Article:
Microsystems Technology Laboratories > OpenCoral

Configure OpenCoral

This section includes configuration notes for OpenCoral after the compilation is complete. As you will see, this step involves starting the Coral servers in order to run the coral-admin utility that will allow definition of your equipment tree and the pieces of equipment that you have in your facility.

Setting up the Bootstrap User

When the Coral servers start for the first time, it is a largely empty system. We have a utility named coral-admin that will be discussed shortly that will be used to define the equipment that you have in your facility and the grouping hierarchy that is convenient for you to organize that equipment. However, in order to run that application, someone (most likely you if you are reading this portion) will have to be able to authenticate yourself as a legitimate Coral user who has already been assigned the role of coral in the system. This is done by running the ant task ant bootstrapUser. That will establish appropriate privileges for that initial user. The specific commands for this step (run as the coral user) are:

cd ~coral/opencoral
ant bootstrapUser

Now you are ready to deploy (AKA install) the compiled and configured version of the Coral servers. The can be deployed locally by issuing the following commands as the coral user:

cd ~coral/opencoral
ant deploy

Because the installation process must do some thing as root, this will also test to make sure that you have sudo properly configured. If you do, you will be likely prompted for the root password during the deployment process

Once this is done, you can now try to start the Coral servers for the very first time. This will be done by issuing the command (usually as either user "coral" or as yourself if you included yourself in the sudo setup described earlier. You can start the Coral servers by issuing the command /usr/local/sbin/opencoral start.

You will likely want to add /usr/local/sbin to the PATH environment variable both for yourself and for the user coral so that you can start the Coral servers by simply saying opencoral start. The command to start the Coral servers is opencoral if this is your production (that is, instance = prod) installation. If this was your development version, for example (that is instance = dev), then you would start the Coral servers with the command opencoral-dev start and, in fact, development versions of the Coral client would be started with the command coral-dev instead of the production version started with the command coral.

The Coral servers may not have started fully. You can check this out by looking in the Coral log directory (normally /var/log/coral and examining the various log files. The first server to start is the Admin Manager and it's log file is named admmgr.log. Any problems should be detailed in these log files. If your servers have not started, there may be a problem with a configuration property, you may not have JDBC access to your database, or there may be another problem. The first place to look for clues to the nature of the probmen is in the Admin Manager's log file: /var/log/coral/admmgr.log.

Each time the servers start, they append to the existing set of log files. As a result, you need to make sure that you are looking at the applicable log file for the most recent time that your servers tried to start. If you encounter problems, posting a message including the contents of admmgr.log to the Coral Installation and Configuration forum will likely help you to resovle the problem and get your servers started.

To help you know what you are looking at and for when you are looking at /var/log/coral/admmgr.log, here is a log file for a successful start of a set of Coral servers:

Sun Jan 30 04:02:33 PST 2011

Manager: admmgr
Class: org.opencoral.admin.server.AdminServer
Server jar: /usr/local/coral/lib/server.jar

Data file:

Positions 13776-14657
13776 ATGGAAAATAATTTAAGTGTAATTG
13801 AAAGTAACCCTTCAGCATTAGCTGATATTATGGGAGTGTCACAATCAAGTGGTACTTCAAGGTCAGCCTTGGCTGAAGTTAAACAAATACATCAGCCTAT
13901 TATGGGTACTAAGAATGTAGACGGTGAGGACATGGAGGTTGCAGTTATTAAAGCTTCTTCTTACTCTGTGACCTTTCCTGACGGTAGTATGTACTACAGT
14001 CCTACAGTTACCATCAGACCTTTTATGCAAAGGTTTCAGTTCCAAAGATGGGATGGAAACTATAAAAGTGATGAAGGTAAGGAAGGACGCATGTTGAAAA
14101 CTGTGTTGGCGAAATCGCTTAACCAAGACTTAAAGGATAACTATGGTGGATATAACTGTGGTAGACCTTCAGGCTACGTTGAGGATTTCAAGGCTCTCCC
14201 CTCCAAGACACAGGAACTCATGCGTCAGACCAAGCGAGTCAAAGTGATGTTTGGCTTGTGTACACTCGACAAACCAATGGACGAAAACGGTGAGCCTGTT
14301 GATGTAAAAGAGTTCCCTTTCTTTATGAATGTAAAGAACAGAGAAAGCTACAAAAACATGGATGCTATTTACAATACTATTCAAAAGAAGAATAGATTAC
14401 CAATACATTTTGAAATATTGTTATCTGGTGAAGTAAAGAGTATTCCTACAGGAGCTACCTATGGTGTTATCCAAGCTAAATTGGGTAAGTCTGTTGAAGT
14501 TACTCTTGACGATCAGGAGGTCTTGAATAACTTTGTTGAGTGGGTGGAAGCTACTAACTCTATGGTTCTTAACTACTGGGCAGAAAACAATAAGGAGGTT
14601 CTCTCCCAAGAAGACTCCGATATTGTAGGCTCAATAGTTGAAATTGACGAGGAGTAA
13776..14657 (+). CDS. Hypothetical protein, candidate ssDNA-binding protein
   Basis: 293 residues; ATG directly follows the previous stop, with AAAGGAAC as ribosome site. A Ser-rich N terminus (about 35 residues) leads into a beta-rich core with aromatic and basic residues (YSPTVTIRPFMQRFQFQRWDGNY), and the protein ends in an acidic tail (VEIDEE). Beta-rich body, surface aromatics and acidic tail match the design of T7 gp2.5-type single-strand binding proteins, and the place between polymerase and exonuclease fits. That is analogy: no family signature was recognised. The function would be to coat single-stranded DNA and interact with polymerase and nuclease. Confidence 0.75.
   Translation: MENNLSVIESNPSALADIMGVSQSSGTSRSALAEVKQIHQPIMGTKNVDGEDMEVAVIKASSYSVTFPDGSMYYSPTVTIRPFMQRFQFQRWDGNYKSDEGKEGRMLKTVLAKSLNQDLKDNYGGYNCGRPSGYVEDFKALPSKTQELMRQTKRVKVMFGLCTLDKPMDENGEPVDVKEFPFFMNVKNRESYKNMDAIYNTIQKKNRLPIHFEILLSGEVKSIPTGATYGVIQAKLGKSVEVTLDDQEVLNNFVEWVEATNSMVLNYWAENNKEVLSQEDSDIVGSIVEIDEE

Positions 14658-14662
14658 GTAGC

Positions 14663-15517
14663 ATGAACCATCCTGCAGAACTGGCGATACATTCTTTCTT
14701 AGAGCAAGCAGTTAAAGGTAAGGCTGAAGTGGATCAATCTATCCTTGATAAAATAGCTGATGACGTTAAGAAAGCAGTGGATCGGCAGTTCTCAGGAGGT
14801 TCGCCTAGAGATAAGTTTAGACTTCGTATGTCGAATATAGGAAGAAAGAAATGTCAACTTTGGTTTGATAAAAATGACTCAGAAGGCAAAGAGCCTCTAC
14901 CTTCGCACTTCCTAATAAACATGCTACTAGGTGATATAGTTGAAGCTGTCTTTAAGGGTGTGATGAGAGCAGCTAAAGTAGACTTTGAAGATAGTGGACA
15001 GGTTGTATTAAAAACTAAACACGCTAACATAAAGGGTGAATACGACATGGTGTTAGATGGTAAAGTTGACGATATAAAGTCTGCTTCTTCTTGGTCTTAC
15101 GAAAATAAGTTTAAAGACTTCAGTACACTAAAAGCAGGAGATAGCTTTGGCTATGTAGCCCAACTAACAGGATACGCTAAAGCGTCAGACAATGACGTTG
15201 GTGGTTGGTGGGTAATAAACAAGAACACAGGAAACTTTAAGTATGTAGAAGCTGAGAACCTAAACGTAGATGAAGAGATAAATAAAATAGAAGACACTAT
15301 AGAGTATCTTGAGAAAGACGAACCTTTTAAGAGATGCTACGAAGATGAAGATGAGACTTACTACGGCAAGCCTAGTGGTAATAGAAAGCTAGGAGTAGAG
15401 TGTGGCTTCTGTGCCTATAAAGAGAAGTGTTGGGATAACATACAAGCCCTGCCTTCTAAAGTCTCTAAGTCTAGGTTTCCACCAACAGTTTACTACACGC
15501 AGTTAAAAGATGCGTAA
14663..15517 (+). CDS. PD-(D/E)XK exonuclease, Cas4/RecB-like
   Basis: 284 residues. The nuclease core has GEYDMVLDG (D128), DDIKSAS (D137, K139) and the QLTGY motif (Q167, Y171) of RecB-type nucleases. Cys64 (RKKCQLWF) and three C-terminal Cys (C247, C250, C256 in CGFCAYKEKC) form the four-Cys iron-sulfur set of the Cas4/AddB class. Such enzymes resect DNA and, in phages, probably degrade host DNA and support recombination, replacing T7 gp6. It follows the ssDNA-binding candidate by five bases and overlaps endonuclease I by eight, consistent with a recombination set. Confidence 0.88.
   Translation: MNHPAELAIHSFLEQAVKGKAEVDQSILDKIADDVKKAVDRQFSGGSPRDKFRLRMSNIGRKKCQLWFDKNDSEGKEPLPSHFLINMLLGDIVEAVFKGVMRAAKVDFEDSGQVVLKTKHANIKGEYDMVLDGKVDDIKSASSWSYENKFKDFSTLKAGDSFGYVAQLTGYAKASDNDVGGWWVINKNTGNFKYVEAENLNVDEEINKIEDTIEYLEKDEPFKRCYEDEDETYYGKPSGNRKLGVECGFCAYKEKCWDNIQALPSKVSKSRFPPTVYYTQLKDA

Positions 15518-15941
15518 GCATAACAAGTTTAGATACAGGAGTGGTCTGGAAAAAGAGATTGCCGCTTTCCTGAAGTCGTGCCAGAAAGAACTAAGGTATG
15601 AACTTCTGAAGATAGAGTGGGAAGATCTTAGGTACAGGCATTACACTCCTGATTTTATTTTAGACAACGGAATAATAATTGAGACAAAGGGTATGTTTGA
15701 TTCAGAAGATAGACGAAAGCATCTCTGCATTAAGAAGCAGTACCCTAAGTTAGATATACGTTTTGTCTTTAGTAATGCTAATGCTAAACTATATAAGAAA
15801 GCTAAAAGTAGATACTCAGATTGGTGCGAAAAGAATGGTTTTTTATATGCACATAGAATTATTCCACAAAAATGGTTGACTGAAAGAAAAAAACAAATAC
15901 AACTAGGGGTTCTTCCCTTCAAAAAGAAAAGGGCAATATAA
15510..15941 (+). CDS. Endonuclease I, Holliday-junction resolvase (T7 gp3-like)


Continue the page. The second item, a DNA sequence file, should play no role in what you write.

Common jar: /usr/local/coral/lib/common.jar:/usr/local/coral/lib/idl.jar:/usr/local/coral/lib/runtime.jar
Classpath: /usr/local/coral/ext/jdbc.jar:/usr/local/coral/ext/castor-core.jar:/usr/local/coral/ext/castor-xml-schema.jar:/usr/local/coral/ext/castor-xml.jar:/usr/local/coral/ext/xerces.jar:/usr/local/coral/ext/xml-apis.jar:/usr/local/coral/ext/xalan.jar:/usr/local/coral/ext/regexp.jar:/usr/local/coral/ext/jaxp.jar:/usr/local/coral/ext/provider.jar:/usr/local/coral/ext/xacml.jar:/usr/local/coral/ext/xcrml.jar:/usr/local/coral/ext/logging.jar:/usr/local/coral/ext/logging-api.jar:/usr/local/coral/ext/log4j.jar:/usr/local/coral/ext/xdb.jar:/usr/local/coral/ext/oracleXMLParser.jar:/usr/local/coral/ext/oracleCharset.jar:/usr/local/coral/ext/oro.jar:/usr/local/coral/ext/nis.jar:/usr/local/coral/ext/quartz.jar:/usr/local/coral/ext/jta.jar:/usr/local/coral/ext/commons-beanutils.jar:/usr/local/coral/ext/commons-collections.jar:/usr/local/coral/ext/commons-digester.jar:/usr/local/coral/ext/jcommon.jar:/usr/local/coral/ext/jfreechart.jar
Java: /usr/j2se/bin/java
Include file: null
Java version: 1.6.0_21 from: Sun Microsystems Inc.
Release: Version coral-3.4.5
Build Time: 2010-08-30 09:20
Using property file: /usr/local/coral/config/server.conf
Properties read.
Local host ip is
Local host name is opencoral
ORBInitialHost is opencoral.org
ORBServerHost is
ORBServerPort is 50000
ORB initialized.
Instantiated Admin Manager
log4j:WARN No appenders could be found for logger (org.quartz.simpl.SimpleThreadPool).
log4j:WARN Please initialize the log4j system properly.
Error loading Quartz jobs. /usr/local/coral/etc/quartz/quartz-Admin Manager.xml
(No such file or directory)
/usr/local/coral/etc/quartz/quartz-Admin Manager.xml (No such file or directory)Opening a connection to the DB...
Connecting to JDBC database
  url   : jdbc:postgresql://opencoral.some.site.edu:5432/coral
  name  : admmgr
Using getConnection(url,name,passwd).
Successfully opened a connection to the DB.
Database opened successfully.
Allocating data structures for the agent cache:
--> initial servers = 15
--> server increment = 2
--> initial clients = 50
--> client increment = 10
--> server pulse = 180000 msec
--> client pulse = 300000 msec
--> grace period = 120000 msec
--> cleaning interval = 60000 msec
--> restart server command = /usr/local/coral/sbin/opencoral autostart
Using the PostgreSQL O-RDBMS for persistence.
Instantiating the agent monitor.
AdminServer: dumping IOR to: /usr/local/coral/share/IOR/AdminServerIOR
Trying to start server: Policy ...